Ellis, R. (2003). Task-based language learning and teaching. Oxford: Oxford University Press
Flavell, J. H. (1979). Metacognition and cognitive monitoring: A new era of cognitive development enquiry. American Psychologist, 34(10), 906-911. doi: 10.1037/0003-066X.34.10.906
Foster, P. (1998). A classroom perspective on the negotiation of meaning. Applied Linguistics, 19(1), 1-23.
Goh, C. (2002). Exploring listening comprehension tactics and their interaction patterns. System, 30(2), 185-206.
Howarth, P. (2001). Process speaking: Preparing to repeat yourself. MET, 10(1), 39-44.
Lam, Y. K. W. (2009). Examining the effects of metacognitive strategy instruction on ESL group discussions: A synthesis of approaches. Language Teaching Research, 13(2), 129-150.
Lv, F. & Chen, H. (2010).A study of metacognitive-strategies-based writing instruction for vocational college student. English Language Teaching Journal, 3(3), 136-144.doi: 10.5539/elt.v3n3p136
Macaro, E. (2001). Analyzing student teachers’ code switching in foreign language classrooms: Theories and decision making. The Modern Language Journal, 85(4), 531-548.
McDonough, J. & Shaw, C. (2003).Materials and methods in ELT.A teacher’s guide (2nd edition.). Malden, MA: Blackwell Pub.
Nunan, D. (1989). Designing tasks for the communicative classroom. New York: Cambridge University Press.
Nunan, D. (1991). Communicative tasks and the language curriculum. TESOL Quarterly, 2), 279-295.
Nunan, D. (2004). Task-based language teaching. Cambridge: Cambridge University Press.
O'Malley, J. M. (1987). The effect of training in the use of learning strategies on acquiring English as a second language. In A. Wenden& J. Rubin (Eds.), Learner strategies in language learning (pp. 133-144). Englewood Cliffs, NJ: Prentice Hall.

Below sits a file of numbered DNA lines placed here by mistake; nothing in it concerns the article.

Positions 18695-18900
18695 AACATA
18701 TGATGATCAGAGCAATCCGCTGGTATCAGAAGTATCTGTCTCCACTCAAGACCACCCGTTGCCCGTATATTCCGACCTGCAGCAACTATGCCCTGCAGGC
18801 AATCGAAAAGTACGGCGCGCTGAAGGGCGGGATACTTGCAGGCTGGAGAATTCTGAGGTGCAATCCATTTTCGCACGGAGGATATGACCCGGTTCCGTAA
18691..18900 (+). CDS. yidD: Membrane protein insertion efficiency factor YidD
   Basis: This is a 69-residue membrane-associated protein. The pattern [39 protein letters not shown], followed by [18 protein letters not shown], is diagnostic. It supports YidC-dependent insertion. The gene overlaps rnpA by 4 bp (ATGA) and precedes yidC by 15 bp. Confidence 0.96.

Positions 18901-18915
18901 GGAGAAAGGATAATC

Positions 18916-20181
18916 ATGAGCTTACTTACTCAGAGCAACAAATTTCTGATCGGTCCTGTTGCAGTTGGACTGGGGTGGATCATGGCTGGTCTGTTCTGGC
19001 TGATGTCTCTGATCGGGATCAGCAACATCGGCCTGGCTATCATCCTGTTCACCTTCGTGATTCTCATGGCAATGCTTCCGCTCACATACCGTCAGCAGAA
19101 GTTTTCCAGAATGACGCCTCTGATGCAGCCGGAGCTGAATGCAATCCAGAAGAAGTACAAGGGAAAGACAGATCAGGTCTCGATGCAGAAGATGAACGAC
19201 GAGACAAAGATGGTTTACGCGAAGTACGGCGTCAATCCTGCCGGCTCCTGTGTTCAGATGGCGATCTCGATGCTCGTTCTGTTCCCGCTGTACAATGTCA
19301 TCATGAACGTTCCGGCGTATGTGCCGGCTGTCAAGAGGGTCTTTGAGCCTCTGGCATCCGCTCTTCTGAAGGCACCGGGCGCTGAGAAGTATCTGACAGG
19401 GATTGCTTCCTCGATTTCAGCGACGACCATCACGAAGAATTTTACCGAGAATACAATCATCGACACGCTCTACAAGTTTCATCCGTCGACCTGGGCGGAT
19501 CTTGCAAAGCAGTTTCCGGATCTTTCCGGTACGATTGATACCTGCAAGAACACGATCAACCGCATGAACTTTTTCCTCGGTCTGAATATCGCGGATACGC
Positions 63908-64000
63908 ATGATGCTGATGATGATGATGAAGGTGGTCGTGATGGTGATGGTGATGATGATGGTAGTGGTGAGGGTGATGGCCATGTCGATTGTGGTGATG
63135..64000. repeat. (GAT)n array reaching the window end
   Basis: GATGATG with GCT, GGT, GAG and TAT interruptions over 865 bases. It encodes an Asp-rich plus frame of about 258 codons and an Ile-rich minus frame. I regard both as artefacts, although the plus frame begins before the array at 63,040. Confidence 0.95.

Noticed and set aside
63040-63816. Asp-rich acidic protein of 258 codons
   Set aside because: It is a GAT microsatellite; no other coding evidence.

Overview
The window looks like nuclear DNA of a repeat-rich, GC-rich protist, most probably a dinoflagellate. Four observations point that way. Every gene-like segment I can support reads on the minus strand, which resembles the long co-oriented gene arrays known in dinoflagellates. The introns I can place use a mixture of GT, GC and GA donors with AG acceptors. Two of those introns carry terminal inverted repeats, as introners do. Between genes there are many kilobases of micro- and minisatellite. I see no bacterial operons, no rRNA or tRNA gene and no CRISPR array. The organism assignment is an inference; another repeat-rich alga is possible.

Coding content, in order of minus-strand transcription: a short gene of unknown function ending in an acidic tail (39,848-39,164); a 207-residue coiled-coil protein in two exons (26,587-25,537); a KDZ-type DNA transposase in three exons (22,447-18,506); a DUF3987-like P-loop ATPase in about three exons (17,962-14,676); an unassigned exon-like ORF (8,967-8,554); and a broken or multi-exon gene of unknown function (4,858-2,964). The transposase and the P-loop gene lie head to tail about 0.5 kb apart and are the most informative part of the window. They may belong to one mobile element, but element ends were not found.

O’Malley, J. M., &Chamot, A. U. (1990).Learning strategies in second language acquisition. Cambridge: Cambridge University Press.
Oxford, R. L., & Burry-Stock, J. A. (1995).Assessing the use of language learning strategies worldwide with the ESL/EFL version of the strategy inventory of language learning (SILL).System, 23(1), 1-23.
Oxford, R. L. (1990). Language learning strategies. Boston: Heinle&Heinle Publishers.
Shannon, S. V. (2008). Using metacognitive strategies and learning styles to create self-directed learners. Institute for Learning Styles Journal 1, 14- 31.
Tan, Y. H. & Tan, S. C. (2010).A metacognitive approach to enhancing Chinese language speaking skills with audioblogs. Australasian Journal of Educational Technology 26(7), 1075-1089.
Vandergrift, L. (2003). Orchestrating strategy use: Toward a model of the skilled second language listener. Language learning, 53(3), 463-496.
Wei, J., Chen, Ch. J., & Adawu, A. (2014).Teaching ESL beginners metacognitive writing strategies through multimedia software. The CATESOL Journal, 26(1), 60-75.
Wu, M. F. (2007). The relationships between the use of metacognitive language learning strategies and language learning motivation among Chinese-speaking ESL learners at a vocational Education Institute in Hong Kong. Asian EFL Journal, 9(3).